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SPECIAL REPORT: WITNESS TO WAR : Memoirs From the Battle Front, the Diplomatic Front and the Home Front : The Future : Kuwait 'Will Come Back, But It Needs a Lot of Time' : The war abruptly changed the lives and outlook of the region's peoples. And it filled the chief victims--the Kuwaitis--with deep fear as well as hope for the future.

March 12, 1991


American troops are coming home. The task of providing observers or peacekeepers along the Iraq-Kuwait border will, in all likelihood, fall to the United Nations.

Those American soldiers are returning to a changed country.

Take, for example, Lucretia Pittman, 48, a Houston homemaker. She was among the many who only recently thought President Bush too quick on the trigger. Let the Arabs solve their own problems, she used to say.

But stories about Iraqi atrocities in Kuwait gave her a new view. She saw GIs on TV being welcomed into Kuwait city as heroic liberators. And she was thrilled.

"Who else but the United States could have pulled this off?" she said. "Who else but the United States would have tried?"

The world's policeman had been exonerated on charges of excessive use of force.

There was a similar transformation in Tamra Heppert, 29, an unemployed woman in Elmwood Park, Ill., who used to argue that killing is always wrong. The Gulf War depressed her. She was in a stupor. She was barely able to do anything but watch TV.

Now the malaise is gone. She is proud. Harassed nations have a bodyguard, she said. "Maybe the United States can't police the world, but the United States and the allies as a coalition certainly can."

Not that anyone is willing to be too hasty to go to war.

Chris Tuttle, the Californian whose mother opposed the war, made it through everything alive and well.

But if his mother could fashion a new world order of her own, it would be one in which economies are not fueled by the prospect of war.

Those that are, she says, create self-fulfilling prophecies.


It is natural for Saudis to view victory as a sign that God is blessing them.

This is among the most pious and conservative of the Arab nations. Victory will reinforce Saudi beliefs and might make Islam the ultimate winner in this war.

Hence, and also because the Saudis are very proud of their traditional, religion-based society, it seems unlikely that the past seven months will lead to overwhelming social change. Indeed, an argument can be made that victory over Iraq will reinforce conservatism in this culture.

When Egypt was defeated by Israel in the 1967 Middle East War, many Arabs felt it was a sign that they had not been faithful enough. Some of the roots of the revival of religious fundamentalism since then are found in that belief.

Mideast politics, where nation-state is a relatively new term, have been defined more by shifting alliances than by lasting relationships. Some of this might be altered by the outcome of the war. Saudi Arabia and Egypt, antagonists on more than one occasion in the past, were steadfast allies in their opposition to Iraq. They are likely to continue to work as powerful partners in deciding the region's future.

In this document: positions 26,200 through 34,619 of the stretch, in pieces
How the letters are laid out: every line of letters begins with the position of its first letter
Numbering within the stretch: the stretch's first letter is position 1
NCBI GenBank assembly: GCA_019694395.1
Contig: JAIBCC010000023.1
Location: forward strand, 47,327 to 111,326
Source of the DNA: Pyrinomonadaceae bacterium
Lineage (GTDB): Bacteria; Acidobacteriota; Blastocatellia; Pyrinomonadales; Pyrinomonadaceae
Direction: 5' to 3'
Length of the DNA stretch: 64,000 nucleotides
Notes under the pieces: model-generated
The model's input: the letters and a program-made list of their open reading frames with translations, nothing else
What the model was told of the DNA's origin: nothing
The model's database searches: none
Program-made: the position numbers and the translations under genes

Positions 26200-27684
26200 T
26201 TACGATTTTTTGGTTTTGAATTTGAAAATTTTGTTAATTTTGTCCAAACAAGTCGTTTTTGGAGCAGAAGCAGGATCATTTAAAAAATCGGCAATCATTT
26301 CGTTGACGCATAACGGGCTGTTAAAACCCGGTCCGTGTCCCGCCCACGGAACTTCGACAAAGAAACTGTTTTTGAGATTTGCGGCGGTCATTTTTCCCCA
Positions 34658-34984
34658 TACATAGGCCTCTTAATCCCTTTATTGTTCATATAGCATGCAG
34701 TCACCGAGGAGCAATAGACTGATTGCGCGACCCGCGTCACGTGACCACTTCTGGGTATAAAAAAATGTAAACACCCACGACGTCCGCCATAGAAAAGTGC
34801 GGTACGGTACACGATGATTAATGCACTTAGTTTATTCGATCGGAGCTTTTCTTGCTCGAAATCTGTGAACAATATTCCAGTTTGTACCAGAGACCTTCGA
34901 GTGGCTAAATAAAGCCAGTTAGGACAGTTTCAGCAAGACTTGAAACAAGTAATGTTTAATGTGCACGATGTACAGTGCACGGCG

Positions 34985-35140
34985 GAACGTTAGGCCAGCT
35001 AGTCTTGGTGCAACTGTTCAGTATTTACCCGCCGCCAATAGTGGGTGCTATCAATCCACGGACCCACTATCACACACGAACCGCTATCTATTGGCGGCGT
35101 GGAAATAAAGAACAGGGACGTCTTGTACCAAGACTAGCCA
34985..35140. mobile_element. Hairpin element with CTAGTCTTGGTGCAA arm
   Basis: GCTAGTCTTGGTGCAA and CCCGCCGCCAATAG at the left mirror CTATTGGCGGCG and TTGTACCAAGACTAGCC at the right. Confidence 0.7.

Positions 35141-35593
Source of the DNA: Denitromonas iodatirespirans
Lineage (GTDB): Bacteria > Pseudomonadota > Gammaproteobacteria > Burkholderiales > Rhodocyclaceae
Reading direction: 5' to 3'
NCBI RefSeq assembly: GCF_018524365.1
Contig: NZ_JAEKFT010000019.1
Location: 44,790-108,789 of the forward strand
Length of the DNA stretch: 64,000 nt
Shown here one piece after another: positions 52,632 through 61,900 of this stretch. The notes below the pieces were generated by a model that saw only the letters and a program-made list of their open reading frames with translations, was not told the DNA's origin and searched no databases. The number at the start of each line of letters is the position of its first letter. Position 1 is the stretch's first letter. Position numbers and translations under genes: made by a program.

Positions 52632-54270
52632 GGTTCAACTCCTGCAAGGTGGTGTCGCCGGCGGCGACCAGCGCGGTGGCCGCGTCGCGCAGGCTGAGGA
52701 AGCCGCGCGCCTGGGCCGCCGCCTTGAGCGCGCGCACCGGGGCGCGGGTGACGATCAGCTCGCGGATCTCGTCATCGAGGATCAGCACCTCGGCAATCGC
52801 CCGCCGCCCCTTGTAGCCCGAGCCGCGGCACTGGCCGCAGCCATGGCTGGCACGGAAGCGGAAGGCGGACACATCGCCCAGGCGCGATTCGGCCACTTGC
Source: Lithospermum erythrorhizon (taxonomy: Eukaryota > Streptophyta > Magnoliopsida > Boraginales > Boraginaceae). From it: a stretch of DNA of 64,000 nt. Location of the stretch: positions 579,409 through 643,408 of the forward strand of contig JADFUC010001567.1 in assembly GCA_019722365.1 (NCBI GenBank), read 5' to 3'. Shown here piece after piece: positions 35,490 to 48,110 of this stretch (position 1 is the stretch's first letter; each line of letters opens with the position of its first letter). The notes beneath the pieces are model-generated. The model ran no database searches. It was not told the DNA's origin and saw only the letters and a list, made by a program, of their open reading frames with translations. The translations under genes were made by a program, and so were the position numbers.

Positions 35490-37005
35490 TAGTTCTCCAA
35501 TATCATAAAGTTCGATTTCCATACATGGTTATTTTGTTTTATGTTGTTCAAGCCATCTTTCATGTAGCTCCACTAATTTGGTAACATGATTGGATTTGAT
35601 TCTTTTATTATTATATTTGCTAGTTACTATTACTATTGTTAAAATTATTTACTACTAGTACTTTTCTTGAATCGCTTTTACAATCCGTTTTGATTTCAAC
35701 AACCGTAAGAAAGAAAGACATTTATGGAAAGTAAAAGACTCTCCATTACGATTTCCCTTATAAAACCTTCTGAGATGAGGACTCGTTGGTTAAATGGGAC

And the Saudi-U.S. relationship, strong in the past, appears unshakable for the foreseeable future.

Saudi Arabia is likely to abandon its old-style checkbook diplomacy. It has found that all those billions of dollars did not buy allies. Much of the Iraqi war machine arrayed against it was bought with money from Saudi Arabia. Other nations that were pro-Iraqi--Jordan and Yemen, for instance--had received large sums from the Saudis in the past.

"What has been proven is that handouts do not make friends," says a senior Saudi official with the wisdom of the chastened.

Finally, the Saudis are newly confident, strengthened by their military and diplomatic successes. This probably will translate into a new assertiveness in the affairs of the Middle East.

"Everybody who stood up for Saddam Hussein is going to go under with Saddam Hussein," Prince Bandar ibn Sultan, the Saudi ambassador to Washington, said only a few days before the fighting ended. "Either literally--or under by being not important in the equation."


After the fighting stopped, an outburst of anxiety filled Israeli newspapers.

In the future, the papers said, Israel would pay for not retaliating against Iraq for its Scud attacks. Arabs only understand force, they insisted, and Arab governments would never take the country's deterrent threat seriously again.

The United States, the newspapers went on, would use its role as a new colossus to pressure Israel to settle with the Palestinians. And that meant defeat.

Most people paid little attention to such angst.

As soon as the emergency was over, all shed their gas masks with glee. And the government got back to business in record time. With the crisis petering out, political infighting began: Prime Minister Yitzhak Shamir and Labor Party leader Shimon Peres traded barbs on who is more fit to run the country; Foreign Minister David Levy accused Shamir of humiliating him by sending Defense Minister Moshe Arens to Washington in advance of a trip Levy had scheduled; plans leaked out for new settlements in the occupied West Bank and Gaza Strip.

Israel earned goodwill from its restraint and sympathy for its suffering--and the political balance abroad seemed heavily in its favor.

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